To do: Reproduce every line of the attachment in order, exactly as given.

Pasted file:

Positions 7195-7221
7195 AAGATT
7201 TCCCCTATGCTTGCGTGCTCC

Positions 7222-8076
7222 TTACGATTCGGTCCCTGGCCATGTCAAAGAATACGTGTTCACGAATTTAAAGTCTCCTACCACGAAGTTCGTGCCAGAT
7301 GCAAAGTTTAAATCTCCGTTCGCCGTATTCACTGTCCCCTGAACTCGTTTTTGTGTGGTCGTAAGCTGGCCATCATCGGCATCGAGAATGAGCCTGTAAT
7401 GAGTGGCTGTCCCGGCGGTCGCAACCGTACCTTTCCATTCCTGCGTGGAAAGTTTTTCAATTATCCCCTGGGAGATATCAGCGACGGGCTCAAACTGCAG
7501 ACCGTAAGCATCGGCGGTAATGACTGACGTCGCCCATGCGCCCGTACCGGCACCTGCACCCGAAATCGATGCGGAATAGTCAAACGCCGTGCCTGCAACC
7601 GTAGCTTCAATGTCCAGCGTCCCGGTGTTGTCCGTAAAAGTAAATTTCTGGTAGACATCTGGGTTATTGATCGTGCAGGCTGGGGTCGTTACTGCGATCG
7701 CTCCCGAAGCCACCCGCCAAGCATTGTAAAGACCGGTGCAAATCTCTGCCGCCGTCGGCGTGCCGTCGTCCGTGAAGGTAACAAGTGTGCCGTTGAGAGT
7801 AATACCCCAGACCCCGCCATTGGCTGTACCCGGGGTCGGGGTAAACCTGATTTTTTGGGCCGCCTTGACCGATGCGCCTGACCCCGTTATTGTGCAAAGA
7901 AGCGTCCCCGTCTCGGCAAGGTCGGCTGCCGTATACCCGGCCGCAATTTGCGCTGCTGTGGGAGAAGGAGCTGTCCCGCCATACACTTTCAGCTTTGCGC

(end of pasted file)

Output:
Positions 7195-7221
7195 AAGATT
7201 TCCCCTATGCTTGCGTGCTCC

Positions 7222-8076
7222 TTACGATTCGGTCCCTGGCCATGTCAAAGAATACGTGTTCACGAATTTAAAGTCTCCTACCACGAAGTTCGTGCCAGAT
7301 GCAAAGTTTAAATCTCCGTTCGCCGTATTCACTGTCCCCTGAACTCGTTTTTGTGTGGTCGTAAGCTGGCCATCATCGGCATCGAGAATGAGCCTGTAAT
7401 GAGTGGCTGTCCCGGCGGTCGCAACCGTACCTTTCCATTCCTGCGTGGAAAGTTTTTCAATTATCCCCTGGGAGATATCAGCGACGGGCTCAAACTGCAG
7501 ACCGTAAGCATCGGCGGTAATGACTGACGTCGCCCATGCGCCCGTACCGGCACCTGCACCCGAAATCGATGCGGAATAGTCAAACGCCGTGCCTGCAACC
7601 GTAGCTTCAATGTCCAGCGTCCCGGTGTTGTCCGTAAAAGTAAATTTCTGGTAGACATCTGGGTTATTGATCGTGCAGGCTGGGGTCGTTACTGCGATCG
7701 CTCCCGAAGCCACCCGCCAAGCATTGTAAAGACCGGTGCAAATCTCTGCCGCCGTCGGCGTGCCGTCGTCCGTGAAGGTAACAAGTGTGCCGTTGAGAGT
7801 AATACCCCAGACCCCGCCATTGGCTGTACCCGGGGTCGGGGTAAACCTGATTTTTTGGGCCGCCTTGACCGATGCGCCTGACCCCGTTATTGTGCAAAGA
7901 AGCGTCCCCGTCTCGGCAAGGTCGGCTGCCGTATACCCGGCCGCAATTTGCGCTGCTGTGGGAGAAGGAGCTGTCCCGCCATACACTTTCAGCTTTGCGC